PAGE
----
John Kelai en route to his five second win at Mumbai Marathon (Mumbai Marathon organisers) © Copyright
General News Toronto, Canada

Kelai, Gigi set to defend Toronto Marathon titles

Race Directors must deal with indescribable pressures in the days leading up to the big day and for Alan Brookes of the ScotiaBank Waterfront Toronto Marathon it’s no different.

This is the 9th edition of the annual race and Brookes can’t afford to be nonchalant. The race has been awarded an IAAF Silver Label and the affable Englishman must be meticulous in detail. Asked how many times he has checked the weather forecast for the September 28th race day he responds by saying “You mean in the last hour?”

For the record, Toronto temperatures have been rather cool at 7:30 a.m. each morning this week - between 10 and 12 degrees celsius - with a high of 18 degrees predicted for the finish.

Brookes has been dealing with the usual visa concerns with some of his athletes which have thankfully been sorted. Amersisa Ketema’s passport had gone missing somewhere between the Canadian High Commission in Addis Ababa where he lives and the Canadian visa office in Nairobi. And fellow Ethiopian Atseda Bayisa had not realised she needed a Dutch transit visa since her journey to Canada’s largest city stopped in Amsterdam. Both were to arrive in Toronto on Thursday night.

Ketema looking to dethrone Kelai in men’s race, Bayisa to chase Gigi in women’s contest

Ketema has a personal best of 2:10:58 and will be one of the favourites chasing 31-year old-defending champion John Kelai of Kenya, who set the Canadian all-comers marathon record in Toronto a year ago with 2:09:30. Bayisa will offer defending champion and course record holder (2:33:16) Ashi Gigi a run for the money in the women’s event. She has a personal best of 2:29:05 set on a hilly course in Istanbul last year.

Other female contenders include Kenyans Irene Mogaka, Caroline Cheptonui and Winifredah Kwamboka as well as Olena Shurkhn of the Ukraine.

Gigi, now 34, set the course record virtually alone. Brookes has high hopes that the record will drop this year. She is certainly capable of much more as he 2:26:05 personal best from the 2004 Paris Marathon will attest.

"This is the best, deepest women's field we've had so far," Brookes claims. "It's shaping up to be the first time we've really had a women's race, with a pack. Asha has been very consistent lately around 2:28/2:29, and her experience, pitted against some exciting, young talent promises a gripping contest."

Jufar in sub-2:08 shape?

Brookes has cobbled together more than $ CAD180,000 for prize money with the first place finisher taking home $20,000. In addition there are various time bonuses. Should someone beat Kelai’s record time he will earn an additional $20,000. A sub 2:09 will earn the winner $25,000.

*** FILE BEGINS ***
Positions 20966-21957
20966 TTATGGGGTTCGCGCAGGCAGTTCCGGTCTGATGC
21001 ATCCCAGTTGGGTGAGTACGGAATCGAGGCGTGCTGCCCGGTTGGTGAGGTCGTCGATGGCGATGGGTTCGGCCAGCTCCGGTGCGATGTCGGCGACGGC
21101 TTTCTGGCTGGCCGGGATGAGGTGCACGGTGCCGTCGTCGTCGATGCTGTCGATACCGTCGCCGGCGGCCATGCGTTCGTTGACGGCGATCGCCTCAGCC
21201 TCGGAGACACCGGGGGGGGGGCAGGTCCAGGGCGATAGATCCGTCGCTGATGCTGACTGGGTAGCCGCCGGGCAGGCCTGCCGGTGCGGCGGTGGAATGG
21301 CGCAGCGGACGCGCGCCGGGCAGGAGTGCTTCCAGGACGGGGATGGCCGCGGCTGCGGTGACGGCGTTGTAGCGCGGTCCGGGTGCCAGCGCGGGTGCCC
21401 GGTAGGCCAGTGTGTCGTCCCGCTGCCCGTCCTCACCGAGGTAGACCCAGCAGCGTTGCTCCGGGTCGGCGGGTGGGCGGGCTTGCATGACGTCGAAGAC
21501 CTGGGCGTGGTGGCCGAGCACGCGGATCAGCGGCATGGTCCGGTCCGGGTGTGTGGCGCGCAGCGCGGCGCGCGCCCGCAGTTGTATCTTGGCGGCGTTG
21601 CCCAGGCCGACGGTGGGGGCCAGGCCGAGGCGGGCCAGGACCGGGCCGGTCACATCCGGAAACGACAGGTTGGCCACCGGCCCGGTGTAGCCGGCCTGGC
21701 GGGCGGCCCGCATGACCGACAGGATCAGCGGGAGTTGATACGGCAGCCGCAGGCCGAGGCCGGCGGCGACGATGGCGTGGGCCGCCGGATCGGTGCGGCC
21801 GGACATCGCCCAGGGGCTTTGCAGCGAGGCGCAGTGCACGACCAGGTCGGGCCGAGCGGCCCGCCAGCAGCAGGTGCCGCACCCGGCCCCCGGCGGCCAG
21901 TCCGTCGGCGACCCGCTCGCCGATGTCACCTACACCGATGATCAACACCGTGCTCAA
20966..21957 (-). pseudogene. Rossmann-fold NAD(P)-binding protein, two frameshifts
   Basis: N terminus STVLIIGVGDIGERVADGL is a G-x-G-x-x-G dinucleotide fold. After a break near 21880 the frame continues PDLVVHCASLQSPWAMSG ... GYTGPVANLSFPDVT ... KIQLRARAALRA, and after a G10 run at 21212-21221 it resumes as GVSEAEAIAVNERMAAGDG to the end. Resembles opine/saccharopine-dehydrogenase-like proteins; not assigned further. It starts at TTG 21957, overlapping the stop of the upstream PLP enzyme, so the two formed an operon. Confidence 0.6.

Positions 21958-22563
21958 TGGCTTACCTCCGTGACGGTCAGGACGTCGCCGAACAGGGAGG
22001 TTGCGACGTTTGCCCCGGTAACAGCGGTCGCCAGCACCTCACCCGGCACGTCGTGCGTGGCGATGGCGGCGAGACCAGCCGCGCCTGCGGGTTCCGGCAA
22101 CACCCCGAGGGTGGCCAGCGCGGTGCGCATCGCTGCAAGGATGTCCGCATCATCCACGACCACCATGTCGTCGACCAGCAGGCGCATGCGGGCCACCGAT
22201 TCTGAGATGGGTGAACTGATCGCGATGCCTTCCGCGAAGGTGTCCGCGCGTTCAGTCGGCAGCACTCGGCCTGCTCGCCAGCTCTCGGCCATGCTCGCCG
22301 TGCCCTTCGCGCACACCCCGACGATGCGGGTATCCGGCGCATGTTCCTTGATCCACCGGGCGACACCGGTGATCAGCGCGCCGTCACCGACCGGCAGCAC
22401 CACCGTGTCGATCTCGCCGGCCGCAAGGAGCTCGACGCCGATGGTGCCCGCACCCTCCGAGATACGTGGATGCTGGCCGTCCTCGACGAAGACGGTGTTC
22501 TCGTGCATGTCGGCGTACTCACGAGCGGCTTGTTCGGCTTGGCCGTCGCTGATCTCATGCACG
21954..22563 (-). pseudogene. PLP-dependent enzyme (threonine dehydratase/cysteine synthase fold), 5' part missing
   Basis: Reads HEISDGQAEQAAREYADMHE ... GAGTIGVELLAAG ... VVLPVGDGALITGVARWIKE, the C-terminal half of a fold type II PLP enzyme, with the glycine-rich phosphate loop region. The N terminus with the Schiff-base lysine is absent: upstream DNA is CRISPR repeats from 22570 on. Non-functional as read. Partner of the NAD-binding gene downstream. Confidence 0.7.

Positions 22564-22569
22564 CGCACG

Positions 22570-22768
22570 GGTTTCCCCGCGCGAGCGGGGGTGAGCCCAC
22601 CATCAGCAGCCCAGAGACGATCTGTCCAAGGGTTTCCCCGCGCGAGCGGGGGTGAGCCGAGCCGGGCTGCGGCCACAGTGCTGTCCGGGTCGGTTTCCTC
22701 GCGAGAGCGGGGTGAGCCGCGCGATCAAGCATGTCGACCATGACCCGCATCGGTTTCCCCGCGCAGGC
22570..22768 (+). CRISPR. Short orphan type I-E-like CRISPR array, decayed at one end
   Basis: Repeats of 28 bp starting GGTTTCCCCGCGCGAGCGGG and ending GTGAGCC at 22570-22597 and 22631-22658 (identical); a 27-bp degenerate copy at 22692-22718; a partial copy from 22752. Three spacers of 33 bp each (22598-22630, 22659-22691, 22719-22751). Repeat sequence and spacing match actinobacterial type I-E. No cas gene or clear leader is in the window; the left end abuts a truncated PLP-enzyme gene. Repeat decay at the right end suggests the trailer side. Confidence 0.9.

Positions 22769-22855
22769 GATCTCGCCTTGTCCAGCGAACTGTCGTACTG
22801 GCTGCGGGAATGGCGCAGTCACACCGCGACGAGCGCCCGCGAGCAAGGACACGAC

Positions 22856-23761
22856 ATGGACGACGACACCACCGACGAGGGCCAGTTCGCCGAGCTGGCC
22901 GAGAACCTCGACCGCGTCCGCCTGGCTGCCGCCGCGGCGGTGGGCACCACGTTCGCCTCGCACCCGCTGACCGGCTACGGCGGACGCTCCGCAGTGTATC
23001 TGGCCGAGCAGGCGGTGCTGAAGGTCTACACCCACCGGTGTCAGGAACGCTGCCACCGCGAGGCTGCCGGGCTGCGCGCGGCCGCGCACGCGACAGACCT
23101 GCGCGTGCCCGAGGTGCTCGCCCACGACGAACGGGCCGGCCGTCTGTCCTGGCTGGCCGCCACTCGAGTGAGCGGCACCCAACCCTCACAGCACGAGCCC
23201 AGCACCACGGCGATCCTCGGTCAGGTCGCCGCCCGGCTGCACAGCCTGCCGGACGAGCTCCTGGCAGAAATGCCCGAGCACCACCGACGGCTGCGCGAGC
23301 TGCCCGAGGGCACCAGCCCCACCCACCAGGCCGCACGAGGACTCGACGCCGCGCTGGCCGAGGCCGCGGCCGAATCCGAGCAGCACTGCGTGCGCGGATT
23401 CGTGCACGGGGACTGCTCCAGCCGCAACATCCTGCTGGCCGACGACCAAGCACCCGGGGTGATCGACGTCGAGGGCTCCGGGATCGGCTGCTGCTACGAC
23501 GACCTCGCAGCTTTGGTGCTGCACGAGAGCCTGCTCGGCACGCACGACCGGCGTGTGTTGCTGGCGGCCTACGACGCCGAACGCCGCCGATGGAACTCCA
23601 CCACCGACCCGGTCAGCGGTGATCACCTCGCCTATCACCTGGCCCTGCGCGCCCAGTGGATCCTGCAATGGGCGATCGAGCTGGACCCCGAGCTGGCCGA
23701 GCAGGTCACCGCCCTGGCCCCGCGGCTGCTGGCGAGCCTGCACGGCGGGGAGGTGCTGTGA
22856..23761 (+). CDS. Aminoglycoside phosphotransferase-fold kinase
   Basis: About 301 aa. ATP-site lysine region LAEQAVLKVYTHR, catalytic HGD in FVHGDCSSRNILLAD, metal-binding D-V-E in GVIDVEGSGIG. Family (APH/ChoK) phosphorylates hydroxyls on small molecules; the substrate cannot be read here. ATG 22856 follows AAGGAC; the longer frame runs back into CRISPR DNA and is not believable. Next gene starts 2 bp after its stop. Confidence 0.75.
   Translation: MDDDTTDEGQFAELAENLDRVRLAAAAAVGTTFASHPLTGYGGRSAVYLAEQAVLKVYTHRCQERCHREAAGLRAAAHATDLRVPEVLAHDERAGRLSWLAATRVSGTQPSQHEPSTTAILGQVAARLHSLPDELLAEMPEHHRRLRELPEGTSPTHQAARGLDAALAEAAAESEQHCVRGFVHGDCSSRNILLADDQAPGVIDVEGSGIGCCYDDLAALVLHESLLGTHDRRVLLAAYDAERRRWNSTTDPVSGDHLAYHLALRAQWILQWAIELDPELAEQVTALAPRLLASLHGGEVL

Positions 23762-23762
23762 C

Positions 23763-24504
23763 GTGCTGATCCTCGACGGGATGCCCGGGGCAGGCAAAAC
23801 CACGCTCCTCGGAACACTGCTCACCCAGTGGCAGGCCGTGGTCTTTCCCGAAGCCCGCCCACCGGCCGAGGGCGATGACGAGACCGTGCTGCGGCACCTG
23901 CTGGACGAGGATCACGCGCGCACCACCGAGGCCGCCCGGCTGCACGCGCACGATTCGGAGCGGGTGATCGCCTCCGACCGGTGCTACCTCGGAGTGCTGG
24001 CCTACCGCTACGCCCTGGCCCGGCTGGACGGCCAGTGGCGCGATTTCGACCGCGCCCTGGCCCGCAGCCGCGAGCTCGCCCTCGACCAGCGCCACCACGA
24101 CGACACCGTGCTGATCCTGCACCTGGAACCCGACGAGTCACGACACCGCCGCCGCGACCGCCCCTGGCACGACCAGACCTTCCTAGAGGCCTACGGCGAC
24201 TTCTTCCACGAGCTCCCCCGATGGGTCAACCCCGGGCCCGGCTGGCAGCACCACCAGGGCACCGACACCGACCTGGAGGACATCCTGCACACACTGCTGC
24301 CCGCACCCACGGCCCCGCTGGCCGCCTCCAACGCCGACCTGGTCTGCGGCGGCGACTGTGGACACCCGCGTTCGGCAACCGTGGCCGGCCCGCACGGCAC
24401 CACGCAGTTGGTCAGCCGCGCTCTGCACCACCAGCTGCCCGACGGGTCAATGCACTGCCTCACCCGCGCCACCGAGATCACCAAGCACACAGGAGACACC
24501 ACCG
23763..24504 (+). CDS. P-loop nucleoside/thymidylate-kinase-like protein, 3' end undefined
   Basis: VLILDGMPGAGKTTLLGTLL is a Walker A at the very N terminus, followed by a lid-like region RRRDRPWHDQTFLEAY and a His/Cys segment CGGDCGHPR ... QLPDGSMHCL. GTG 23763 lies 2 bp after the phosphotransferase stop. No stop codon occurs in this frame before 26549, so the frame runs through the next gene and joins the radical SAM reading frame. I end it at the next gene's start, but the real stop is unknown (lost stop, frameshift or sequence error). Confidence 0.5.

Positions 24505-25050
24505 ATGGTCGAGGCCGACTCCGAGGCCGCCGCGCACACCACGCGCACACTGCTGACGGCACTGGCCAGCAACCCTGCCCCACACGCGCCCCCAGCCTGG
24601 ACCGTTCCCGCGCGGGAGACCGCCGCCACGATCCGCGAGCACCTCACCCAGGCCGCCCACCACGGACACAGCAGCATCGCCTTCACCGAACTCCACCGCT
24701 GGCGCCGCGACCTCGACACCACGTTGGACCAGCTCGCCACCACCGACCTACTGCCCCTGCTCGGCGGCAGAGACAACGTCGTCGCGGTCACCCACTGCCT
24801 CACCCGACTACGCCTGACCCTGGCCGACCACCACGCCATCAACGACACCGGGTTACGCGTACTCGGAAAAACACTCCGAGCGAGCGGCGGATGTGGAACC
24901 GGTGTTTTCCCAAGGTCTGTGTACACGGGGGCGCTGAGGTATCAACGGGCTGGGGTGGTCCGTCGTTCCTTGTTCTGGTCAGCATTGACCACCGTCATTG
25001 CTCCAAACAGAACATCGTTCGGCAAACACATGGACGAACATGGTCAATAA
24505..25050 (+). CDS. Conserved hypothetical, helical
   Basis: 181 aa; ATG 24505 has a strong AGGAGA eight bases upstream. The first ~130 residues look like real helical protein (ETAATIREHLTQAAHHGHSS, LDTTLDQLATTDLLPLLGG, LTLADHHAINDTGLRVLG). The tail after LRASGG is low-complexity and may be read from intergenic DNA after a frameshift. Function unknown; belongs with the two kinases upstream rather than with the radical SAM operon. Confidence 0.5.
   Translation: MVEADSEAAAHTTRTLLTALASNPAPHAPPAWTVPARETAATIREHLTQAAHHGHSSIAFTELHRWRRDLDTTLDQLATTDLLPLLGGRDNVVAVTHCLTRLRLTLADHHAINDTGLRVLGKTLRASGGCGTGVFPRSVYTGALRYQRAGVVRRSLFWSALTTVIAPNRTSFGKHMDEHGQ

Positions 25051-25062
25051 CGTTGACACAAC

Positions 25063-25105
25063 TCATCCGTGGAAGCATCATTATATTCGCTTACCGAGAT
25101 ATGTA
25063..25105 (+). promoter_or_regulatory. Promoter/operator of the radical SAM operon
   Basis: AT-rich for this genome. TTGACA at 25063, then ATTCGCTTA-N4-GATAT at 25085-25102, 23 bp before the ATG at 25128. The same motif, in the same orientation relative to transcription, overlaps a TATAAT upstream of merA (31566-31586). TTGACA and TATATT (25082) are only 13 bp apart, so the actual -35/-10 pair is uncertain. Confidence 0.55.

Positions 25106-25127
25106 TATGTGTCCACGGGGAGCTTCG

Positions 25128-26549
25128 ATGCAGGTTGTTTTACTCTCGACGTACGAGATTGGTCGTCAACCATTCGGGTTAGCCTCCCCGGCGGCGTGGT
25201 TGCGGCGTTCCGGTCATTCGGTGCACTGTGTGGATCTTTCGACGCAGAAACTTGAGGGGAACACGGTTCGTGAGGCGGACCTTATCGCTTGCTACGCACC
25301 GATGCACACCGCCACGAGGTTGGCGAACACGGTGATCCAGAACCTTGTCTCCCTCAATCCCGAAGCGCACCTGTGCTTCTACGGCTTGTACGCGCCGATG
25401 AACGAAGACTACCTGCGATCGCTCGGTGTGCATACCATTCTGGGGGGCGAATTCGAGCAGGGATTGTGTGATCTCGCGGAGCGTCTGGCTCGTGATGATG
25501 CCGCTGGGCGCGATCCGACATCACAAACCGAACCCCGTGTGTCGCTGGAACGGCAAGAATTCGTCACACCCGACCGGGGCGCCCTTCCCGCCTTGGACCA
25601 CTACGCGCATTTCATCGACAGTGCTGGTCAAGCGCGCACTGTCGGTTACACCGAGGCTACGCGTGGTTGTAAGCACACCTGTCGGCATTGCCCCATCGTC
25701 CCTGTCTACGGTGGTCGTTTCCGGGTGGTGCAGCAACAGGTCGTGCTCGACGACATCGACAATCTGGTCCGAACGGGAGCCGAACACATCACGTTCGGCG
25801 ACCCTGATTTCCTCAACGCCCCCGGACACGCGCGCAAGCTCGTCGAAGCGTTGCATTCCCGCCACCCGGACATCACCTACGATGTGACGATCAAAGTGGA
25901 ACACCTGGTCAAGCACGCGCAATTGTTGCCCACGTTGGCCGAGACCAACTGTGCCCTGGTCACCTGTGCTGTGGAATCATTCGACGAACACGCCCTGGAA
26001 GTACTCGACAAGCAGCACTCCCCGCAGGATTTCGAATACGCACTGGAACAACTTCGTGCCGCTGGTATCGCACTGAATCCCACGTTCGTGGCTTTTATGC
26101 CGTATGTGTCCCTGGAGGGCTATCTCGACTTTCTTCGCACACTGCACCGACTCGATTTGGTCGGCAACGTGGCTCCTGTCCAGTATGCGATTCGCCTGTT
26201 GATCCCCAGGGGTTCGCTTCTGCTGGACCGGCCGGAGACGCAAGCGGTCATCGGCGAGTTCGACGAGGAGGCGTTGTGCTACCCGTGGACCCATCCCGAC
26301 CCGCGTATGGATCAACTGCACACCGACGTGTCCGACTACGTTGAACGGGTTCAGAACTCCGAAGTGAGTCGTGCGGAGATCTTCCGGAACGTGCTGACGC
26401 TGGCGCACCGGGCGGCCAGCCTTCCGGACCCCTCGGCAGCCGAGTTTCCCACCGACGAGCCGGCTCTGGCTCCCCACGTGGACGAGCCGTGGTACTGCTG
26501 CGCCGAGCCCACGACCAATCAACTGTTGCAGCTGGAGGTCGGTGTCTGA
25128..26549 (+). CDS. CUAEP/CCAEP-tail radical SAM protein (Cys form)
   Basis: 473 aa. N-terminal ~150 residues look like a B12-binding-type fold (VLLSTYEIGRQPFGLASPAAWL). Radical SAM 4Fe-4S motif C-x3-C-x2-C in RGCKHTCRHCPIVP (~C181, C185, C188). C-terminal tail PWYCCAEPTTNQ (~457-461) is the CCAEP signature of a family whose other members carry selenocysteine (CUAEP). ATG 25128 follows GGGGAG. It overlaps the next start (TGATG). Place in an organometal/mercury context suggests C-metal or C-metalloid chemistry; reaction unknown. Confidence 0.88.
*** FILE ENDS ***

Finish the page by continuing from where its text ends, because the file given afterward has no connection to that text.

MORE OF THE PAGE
The fastest in the field is Tariku Jufar, 24, who was 3rd at the Hamburg Marathon in April with a personal best time of 2:08:10. Interestingly, Jufar insisted his agent, Hussein Makke, include a bonus for a sub 2:08 clocking when negotiating his Toronto contract.

“Tariku and Ketema are both in very good shape. They have been training hard for the past four months in Addis,” says their coach Hagi Adilo. “But based on what I have seen in training I think Tariku will win Toronto. They are both mentally and physically ready for Toronto.”

Adilo points to a couple of good training sessions conducted at high altitude in the past two weeks. The pair ran 16km in around 48 minutes and also did a session in which they ran 2,000m six times at times of between 5:42 and 5:45 with a short recovery.

At the steamy hot 2008 Mumbai Marathon last January Jufar and Kelai battled to the end with Kelai winning by five seconds 2:12:23 to 2:12:28. Jufar was terribly disappointed to lose as he had led most of the way and didn’t see the Kenyan until it was too late. He has vowed revenge although he concedes Kelai has an advantage in that he knows the Toronto race course.

Brookes is acutely aware his event will never attract the sub-2:07 runners whose appearance money is out of reach for the Toronto race but the course is flat and fast with relatively few turns. There are only three minor rises along the way but it can be windy along Toronto’s waterfront which is the majority of the route.

Along with Kelai, Jufar and Ketema  Peter Kiprotich who ran 2:08:58 for 3rd place at the Frankfurt marathon bears watching. They will enjoy the pacemaking of four paid professional rabbits including John Kimugal who has provided such a service at the London Marathon on a few occasions. Brookes has given them strict instructions.

“Weather conditions permitting we want 63:50 at half way,” says Brookes. “At least two of the pacemakers will go to 30km hopefully to 32km.”

The event has attracted a record 3100 entries in the marathon and a total of 15,000 for all associated events including a half marathon and 5km.

Paul Gains for the IAAF